Britain and Spain hold ‘informal bilateral talks’ impinging on Gibraltar

Joe Garcia

Britain and Spain have held what are being described as ‘informal bilateral talks’ on Brexit issues which have implications for Gibraltar. The talks were held yesterday at a time when nobody was expecting them, as if the thinking was that the sooner the ice was broken, the better. 

This sort of exploratory discussions bear certain similarities to what Gibraltar has gone through in the past, so the question now is: What’s next and at what level?

The UK/Gibraltar meeting all day yesterday, which appears to have continued today, was to appraise Gibraltar leaders of what was on the table.


A Gibraltar government statement last night said: “HM Government of Gibraltar can confirm that earlier today UK and Spanish officials held an informal meeting as part of the UK’s ongoing engagement with different EU Member States on the practical implications of the UK and Gibraltar’s exit from the European Union.”

It emerged that officials discussed a wide-range of technical exit-related issues, some of which were relevant to Gibraltar. But it has not been officially revealed what were the issues relevant to Gibraltar.

The Chief Minister and Deputy Chief Minister, along with the Attorney General, were fully briefed on the outcome of this informal meeting. This follows the meeting in Gibraltar the previous day between the Gibraltar and UK Governments.

As there has not been a public outcry from Gibraltar leaders, it is to be assumed that they have not heard anything that can be described as detrimental to Gibraltar. So, presumably everything Gibraltar wanted to be put across was complied with by the UK delegation.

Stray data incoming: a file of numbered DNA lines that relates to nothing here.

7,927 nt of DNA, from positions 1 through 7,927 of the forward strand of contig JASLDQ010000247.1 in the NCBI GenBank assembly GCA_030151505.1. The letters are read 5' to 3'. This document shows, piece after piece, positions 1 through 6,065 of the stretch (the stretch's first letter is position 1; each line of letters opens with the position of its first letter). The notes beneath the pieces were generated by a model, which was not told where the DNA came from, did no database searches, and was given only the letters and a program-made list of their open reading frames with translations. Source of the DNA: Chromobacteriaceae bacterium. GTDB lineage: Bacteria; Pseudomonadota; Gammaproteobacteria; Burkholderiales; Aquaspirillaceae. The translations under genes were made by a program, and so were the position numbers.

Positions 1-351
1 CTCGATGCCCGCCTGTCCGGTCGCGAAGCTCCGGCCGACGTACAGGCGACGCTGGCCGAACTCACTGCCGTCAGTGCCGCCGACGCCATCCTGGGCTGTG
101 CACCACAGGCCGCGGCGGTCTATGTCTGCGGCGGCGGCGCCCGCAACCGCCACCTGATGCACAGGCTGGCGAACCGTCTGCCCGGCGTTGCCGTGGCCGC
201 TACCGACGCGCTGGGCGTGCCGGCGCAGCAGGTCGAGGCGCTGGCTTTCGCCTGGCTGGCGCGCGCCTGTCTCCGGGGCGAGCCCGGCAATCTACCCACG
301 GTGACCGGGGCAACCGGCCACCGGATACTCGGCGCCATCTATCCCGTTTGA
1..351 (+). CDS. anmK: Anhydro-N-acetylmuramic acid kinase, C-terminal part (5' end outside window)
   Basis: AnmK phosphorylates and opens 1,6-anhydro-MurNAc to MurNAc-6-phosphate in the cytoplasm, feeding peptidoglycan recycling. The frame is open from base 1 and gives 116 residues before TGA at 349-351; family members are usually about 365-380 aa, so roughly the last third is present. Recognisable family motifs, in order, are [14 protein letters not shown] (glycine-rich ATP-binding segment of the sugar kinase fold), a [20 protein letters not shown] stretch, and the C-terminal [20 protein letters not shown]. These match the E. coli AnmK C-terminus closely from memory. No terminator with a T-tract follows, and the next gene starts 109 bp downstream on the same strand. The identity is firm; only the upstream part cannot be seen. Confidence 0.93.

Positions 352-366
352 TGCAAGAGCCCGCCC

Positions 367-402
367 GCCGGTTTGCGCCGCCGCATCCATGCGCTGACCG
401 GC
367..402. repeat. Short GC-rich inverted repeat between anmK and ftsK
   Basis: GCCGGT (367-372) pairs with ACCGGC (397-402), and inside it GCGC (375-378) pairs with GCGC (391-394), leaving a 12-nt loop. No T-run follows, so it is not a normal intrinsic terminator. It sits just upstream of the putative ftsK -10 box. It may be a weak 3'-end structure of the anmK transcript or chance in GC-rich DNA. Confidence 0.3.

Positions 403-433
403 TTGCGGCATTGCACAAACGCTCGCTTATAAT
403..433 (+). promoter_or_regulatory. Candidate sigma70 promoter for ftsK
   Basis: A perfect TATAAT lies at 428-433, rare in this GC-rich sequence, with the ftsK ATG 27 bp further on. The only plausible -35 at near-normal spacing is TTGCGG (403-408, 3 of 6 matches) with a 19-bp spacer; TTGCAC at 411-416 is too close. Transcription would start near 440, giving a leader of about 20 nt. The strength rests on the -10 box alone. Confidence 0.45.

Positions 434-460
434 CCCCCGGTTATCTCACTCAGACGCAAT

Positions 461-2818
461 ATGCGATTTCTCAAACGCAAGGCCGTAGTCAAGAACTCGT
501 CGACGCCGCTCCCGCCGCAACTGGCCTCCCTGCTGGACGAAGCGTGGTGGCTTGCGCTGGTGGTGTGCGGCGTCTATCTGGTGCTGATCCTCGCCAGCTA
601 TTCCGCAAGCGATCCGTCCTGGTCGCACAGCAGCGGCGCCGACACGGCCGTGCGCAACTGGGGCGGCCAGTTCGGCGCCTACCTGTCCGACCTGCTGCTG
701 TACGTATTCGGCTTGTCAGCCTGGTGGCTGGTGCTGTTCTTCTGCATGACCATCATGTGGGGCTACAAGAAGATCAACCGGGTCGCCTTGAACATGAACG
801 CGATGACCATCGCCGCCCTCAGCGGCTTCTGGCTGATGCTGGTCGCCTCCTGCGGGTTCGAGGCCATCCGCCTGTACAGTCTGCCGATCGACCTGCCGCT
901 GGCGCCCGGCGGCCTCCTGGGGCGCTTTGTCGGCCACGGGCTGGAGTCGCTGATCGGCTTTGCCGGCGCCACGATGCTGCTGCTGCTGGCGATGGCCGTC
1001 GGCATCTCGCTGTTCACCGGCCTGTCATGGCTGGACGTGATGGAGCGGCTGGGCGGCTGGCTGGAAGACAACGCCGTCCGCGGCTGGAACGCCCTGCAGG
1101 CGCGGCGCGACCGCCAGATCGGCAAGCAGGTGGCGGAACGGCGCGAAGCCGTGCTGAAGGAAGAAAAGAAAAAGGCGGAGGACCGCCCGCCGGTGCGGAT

In fact, a Government source suggested to PANORAMA that it was not concerned by anything arising from the meeting.

These informal meetings tend to be described by the participants as friendly, constructive and what-have-you, but they do not represent the end of the matter, but rather the beginning.

There is still a long way to go, including political input from all concerned. It is not unknown for situations to take a turn when Spanish ministers get cold feet.

It is being asked if the Spanish Government will honour what their foreign minister Alfonso Dastis said recently, that sovereignty was not a question that they would raise.

The Chamber of Commerce, however, was saying earlier this week that they had some concerns that Sr Dastis was concentrating on continuity for cross-frontier workers, whereas the Cross-Frontier Group aspired to the continuity of the status quo of fluidity for workers as well as for goods and the general public.

In fact, the Spanish know that if they raise such a thorny issue as sovereignty, now or later, the UK would have no option but to retort with the double-lock guarantee, which could have serious consequences for the good order of the Brexit negotiations.


It is also being pointed out tha there are issues which may not impinge on sovereignty, but they may in respect of jurisdiction and control which might be unacceptable, particularly as Spain retains its territorial claim to the homeland of the Gibraltarians.

A strong point in Gibraltar’s favour is that the UK fully recognises that they cannot take steps which Gibraltar would not find to be agreeable, as everything affecting Gibraltar is ad referenda to Gibraltar.

In his New Year message, the chief minister referred pointedly to Section 47(3) of the Gibraltar Constitution which says: “Without prejudice to the United Kingdom’s responsibility for Gibraltar’s compliance with European Union law, matters which under (the) Constitution are the responsibility of Ministers (do) not cease to be so even though they arise in the context of the European Union.”